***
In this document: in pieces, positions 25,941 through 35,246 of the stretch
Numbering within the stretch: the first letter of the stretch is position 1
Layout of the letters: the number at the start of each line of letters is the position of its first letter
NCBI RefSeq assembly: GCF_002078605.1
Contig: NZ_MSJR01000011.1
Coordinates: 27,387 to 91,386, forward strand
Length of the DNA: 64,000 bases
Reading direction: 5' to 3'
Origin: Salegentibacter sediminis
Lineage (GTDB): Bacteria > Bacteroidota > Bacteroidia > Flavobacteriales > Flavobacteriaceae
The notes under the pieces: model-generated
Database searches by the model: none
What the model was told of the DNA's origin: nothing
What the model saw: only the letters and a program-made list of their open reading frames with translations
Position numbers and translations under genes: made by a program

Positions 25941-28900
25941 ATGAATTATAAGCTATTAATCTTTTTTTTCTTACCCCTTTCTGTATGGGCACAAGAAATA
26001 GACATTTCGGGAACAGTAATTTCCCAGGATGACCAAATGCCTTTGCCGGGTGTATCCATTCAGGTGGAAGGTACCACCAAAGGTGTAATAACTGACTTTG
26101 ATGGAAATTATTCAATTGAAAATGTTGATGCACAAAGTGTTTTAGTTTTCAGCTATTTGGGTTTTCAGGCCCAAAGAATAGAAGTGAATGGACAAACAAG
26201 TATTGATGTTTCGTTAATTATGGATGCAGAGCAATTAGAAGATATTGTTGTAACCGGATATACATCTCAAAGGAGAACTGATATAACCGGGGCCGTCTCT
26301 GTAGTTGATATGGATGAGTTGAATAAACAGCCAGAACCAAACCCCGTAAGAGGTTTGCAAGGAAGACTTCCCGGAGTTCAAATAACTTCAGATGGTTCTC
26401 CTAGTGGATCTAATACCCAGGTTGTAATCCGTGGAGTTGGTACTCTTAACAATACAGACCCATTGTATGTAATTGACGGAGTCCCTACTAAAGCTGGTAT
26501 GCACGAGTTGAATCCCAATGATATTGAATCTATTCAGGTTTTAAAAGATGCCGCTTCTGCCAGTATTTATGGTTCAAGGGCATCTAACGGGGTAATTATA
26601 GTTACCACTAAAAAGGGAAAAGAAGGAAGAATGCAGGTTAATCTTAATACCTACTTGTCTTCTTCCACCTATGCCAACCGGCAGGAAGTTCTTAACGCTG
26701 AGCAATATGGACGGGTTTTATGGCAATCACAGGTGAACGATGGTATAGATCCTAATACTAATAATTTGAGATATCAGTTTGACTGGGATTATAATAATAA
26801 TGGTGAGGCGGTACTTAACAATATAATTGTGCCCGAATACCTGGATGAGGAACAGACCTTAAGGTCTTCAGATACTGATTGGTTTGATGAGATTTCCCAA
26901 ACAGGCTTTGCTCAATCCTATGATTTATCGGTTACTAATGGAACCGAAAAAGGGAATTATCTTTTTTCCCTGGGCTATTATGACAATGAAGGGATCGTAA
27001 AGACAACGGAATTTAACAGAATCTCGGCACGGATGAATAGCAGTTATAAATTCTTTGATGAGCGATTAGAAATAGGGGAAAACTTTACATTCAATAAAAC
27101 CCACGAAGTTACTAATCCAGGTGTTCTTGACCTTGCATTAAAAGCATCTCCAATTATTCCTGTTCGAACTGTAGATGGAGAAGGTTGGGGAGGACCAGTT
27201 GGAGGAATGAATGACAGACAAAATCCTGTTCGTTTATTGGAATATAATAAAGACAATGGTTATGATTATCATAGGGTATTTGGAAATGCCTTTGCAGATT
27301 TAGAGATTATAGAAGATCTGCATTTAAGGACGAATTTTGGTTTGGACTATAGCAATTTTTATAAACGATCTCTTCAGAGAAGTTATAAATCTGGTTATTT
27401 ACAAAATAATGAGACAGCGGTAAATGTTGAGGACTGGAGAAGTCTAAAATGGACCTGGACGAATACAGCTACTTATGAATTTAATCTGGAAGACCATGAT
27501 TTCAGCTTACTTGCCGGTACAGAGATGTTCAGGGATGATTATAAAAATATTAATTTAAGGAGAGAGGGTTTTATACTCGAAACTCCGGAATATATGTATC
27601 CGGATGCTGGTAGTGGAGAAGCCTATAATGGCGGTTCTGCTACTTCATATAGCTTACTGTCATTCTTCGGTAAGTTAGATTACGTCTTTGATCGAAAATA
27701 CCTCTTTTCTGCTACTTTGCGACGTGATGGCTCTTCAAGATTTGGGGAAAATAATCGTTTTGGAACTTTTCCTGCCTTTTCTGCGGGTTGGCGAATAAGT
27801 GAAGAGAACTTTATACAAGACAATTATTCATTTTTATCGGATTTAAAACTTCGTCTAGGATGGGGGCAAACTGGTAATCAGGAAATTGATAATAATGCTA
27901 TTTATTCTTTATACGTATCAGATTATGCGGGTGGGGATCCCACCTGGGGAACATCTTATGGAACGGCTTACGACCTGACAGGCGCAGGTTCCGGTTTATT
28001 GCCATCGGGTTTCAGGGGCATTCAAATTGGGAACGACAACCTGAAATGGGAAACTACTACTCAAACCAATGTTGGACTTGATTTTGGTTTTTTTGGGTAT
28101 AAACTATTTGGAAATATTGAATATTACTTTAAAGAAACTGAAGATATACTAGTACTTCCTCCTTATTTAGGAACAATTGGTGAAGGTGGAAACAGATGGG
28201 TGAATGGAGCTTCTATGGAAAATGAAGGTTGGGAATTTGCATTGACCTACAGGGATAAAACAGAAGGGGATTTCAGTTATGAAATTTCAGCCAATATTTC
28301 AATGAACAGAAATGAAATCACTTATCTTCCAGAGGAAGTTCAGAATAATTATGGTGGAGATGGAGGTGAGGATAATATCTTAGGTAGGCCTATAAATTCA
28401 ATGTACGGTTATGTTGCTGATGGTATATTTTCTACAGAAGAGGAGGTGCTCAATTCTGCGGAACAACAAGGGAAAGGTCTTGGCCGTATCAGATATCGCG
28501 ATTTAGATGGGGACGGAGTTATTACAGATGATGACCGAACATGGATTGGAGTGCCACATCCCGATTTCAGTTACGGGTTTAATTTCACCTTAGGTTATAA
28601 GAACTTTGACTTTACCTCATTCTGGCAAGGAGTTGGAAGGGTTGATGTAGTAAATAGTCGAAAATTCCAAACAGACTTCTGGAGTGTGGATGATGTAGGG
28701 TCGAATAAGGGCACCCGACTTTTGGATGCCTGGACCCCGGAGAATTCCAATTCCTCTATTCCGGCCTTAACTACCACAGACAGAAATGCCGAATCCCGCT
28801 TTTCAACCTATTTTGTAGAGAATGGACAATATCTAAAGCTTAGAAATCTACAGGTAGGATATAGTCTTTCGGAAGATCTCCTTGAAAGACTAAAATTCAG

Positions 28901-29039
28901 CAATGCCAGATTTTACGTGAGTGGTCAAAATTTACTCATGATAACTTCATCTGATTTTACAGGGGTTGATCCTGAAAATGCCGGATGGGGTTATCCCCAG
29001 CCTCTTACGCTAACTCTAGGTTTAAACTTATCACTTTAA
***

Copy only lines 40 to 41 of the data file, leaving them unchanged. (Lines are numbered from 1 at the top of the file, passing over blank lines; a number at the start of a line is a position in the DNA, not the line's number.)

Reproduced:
28201 TGAATGGAGCTTCTATGGAAAATGAAGGTTGGGAATTTGCATTGACCTACAGGGATAAAACAGAAGGGGATTTCAGTTATGAAATTTCAGCCAATATTTC
28301 AATGAACAGAAATGAAATCACTTATCTTCCAGAGGAAGTTCAGAATAATTATGGTGGAGATGGAGGTGAGGATAATATCTTAGGTAGGCCTATAAATTCA